A Comparative Guide to Anti-Money Laundering

A Comparative Guide to Anti-Money Laundering

A Critical Analysis of Systems in Singapore, Switzerland, the UK and the USA

Edited by Mark Pieth and Gemma Aiolfi

Topical and pertinent issues addressed in this book include questions such as, has all the recent legislative activity really put a stop to the problem? Are the international rules being implemented as carefully as they should? How level is the playing field in cross border banking?

Chapter 3: Country Report: Anti-money laundering laws and regulations in Singapore

Madeline Lee

Subjects: law - academic, corruption and economic crime, politics and public policy, terrorism and security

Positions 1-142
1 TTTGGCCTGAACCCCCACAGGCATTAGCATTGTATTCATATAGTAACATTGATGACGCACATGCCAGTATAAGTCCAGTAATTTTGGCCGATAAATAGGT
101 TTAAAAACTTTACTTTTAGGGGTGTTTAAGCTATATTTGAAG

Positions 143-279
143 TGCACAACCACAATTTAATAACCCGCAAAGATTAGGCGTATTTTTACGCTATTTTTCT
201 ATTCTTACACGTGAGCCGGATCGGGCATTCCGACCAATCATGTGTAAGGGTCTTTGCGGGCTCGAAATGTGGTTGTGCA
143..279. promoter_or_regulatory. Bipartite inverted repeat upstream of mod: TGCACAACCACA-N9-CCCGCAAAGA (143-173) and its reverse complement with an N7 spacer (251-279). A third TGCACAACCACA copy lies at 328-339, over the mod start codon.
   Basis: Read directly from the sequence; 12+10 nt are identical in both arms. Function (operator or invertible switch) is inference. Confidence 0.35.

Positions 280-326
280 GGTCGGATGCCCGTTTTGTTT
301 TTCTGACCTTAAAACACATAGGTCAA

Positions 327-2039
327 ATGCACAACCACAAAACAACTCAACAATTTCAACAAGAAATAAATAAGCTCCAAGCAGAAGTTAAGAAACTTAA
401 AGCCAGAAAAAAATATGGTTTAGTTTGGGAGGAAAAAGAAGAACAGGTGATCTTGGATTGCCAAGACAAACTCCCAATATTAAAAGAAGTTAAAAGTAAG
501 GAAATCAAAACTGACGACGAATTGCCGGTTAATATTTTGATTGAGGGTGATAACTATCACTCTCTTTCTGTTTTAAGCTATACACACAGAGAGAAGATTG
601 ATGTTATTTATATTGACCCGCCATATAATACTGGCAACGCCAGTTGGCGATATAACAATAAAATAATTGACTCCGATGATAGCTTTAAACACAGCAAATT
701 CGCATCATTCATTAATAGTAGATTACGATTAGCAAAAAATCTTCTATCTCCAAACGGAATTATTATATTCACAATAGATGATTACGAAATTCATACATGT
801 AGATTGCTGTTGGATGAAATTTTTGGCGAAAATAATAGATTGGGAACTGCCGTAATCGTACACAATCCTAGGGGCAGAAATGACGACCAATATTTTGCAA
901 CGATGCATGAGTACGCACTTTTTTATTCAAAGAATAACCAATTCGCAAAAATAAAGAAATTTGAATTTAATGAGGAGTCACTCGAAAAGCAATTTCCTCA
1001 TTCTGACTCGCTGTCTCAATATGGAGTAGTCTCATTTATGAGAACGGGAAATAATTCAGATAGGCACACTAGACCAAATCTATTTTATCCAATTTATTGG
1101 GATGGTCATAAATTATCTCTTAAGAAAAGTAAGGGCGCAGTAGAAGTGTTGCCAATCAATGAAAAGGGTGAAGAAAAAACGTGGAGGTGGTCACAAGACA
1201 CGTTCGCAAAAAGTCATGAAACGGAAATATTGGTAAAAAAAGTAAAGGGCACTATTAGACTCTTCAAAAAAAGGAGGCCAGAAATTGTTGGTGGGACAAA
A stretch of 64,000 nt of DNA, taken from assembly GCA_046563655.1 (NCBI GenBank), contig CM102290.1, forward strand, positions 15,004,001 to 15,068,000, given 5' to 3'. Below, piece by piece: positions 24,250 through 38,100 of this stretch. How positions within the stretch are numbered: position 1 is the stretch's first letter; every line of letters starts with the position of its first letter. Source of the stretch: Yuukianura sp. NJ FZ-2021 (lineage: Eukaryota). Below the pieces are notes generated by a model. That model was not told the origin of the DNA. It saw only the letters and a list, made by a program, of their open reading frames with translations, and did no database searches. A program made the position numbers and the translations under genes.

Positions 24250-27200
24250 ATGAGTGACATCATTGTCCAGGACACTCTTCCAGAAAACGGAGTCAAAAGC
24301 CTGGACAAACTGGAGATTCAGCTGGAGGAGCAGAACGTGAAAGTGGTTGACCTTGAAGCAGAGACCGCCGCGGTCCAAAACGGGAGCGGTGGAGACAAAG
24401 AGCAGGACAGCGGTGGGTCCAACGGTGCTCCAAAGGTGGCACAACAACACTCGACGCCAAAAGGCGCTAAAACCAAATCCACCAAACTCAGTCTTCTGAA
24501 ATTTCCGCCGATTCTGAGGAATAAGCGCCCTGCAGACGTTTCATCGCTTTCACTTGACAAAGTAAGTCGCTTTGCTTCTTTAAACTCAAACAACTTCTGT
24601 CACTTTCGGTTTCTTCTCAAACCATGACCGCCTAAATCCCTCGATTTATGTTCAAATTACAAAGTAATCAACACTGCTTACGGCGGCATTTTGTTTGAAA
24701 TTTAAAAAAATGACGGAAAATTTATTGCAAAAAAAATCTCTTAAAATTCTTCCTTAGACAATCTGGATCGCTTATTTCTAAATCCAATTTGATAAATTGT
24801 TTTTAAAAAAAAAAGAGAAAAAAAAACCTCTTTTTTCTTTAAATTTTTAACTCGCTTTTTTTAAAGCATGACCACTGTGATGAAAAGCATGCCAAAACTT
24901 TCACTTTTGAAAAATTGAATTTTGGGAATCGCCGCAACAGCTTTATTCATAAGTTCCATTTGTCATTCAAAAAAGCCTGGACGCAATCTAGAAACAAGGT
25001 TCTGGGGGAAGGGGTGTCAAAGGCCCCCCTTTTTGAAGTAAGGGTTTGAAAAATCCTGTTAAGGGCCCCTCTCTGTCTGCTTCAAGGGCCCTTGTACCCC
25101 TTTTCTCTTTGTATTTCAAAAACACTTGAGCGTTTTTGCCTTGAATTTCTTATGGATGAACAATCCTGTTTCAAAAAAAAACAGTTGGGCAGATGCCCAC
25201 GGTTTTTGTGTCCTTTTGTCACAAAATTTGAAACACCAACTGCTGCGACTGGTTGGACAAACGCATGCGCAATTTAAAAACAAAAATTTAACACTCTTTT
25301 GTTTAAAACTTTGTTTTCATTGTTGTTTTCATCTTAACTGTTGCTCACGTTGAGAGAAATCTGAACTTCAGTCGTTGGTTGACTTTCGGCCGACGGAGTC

Madeline Lee1 I EXECUTIVE SUMMARY The objective of this chapter is to provide an analysis of the anti-money laundering (AML) laws, regulations and practice in Singapore. The main sources of information are official media releases, legislation, academic texts and commentaries. Some unofficial interviews and discussions with bankers and officials in Singapore were also made. Singapore has commendably achieved its status as an important financial centre in Asia within a relatively short period of time. In light of the scale of the money laundering problem world-wide, Singapore recognizes the importance of a sound and effective anti-money laundering system to sustain a competitive financial centre in Asia. Initial legislation effort to fight money laundering in Singapore focused on the proceeds from drug trafficking activities. However, it has become increasingly clear that money laundering extends beyond the proceeds of drug trafficking. As such, the Corruption, Drug Trafficking and Serious Offences (Confiscation of Benefits) Act (CDSA) was amended in 1999 to extend the asset confiscation and AML provisions of the former Drug Trafficking (Confiscation of Benefits) Act beyond drug laundering provisions to cover serious crimes. In addition, wider scope of powers is given to the enforcement agencies and financial regulators in Singapore to deter money laundering. At about the same time, the Extradition Act was amended to make serious crimes money laundering offences extraditable. In 2000, the Mutual Assistance in Criminal Matters Act was enacted. This is an independent and comprehensive legislation introduced to address the issues of provision and receipt of legal assistance...

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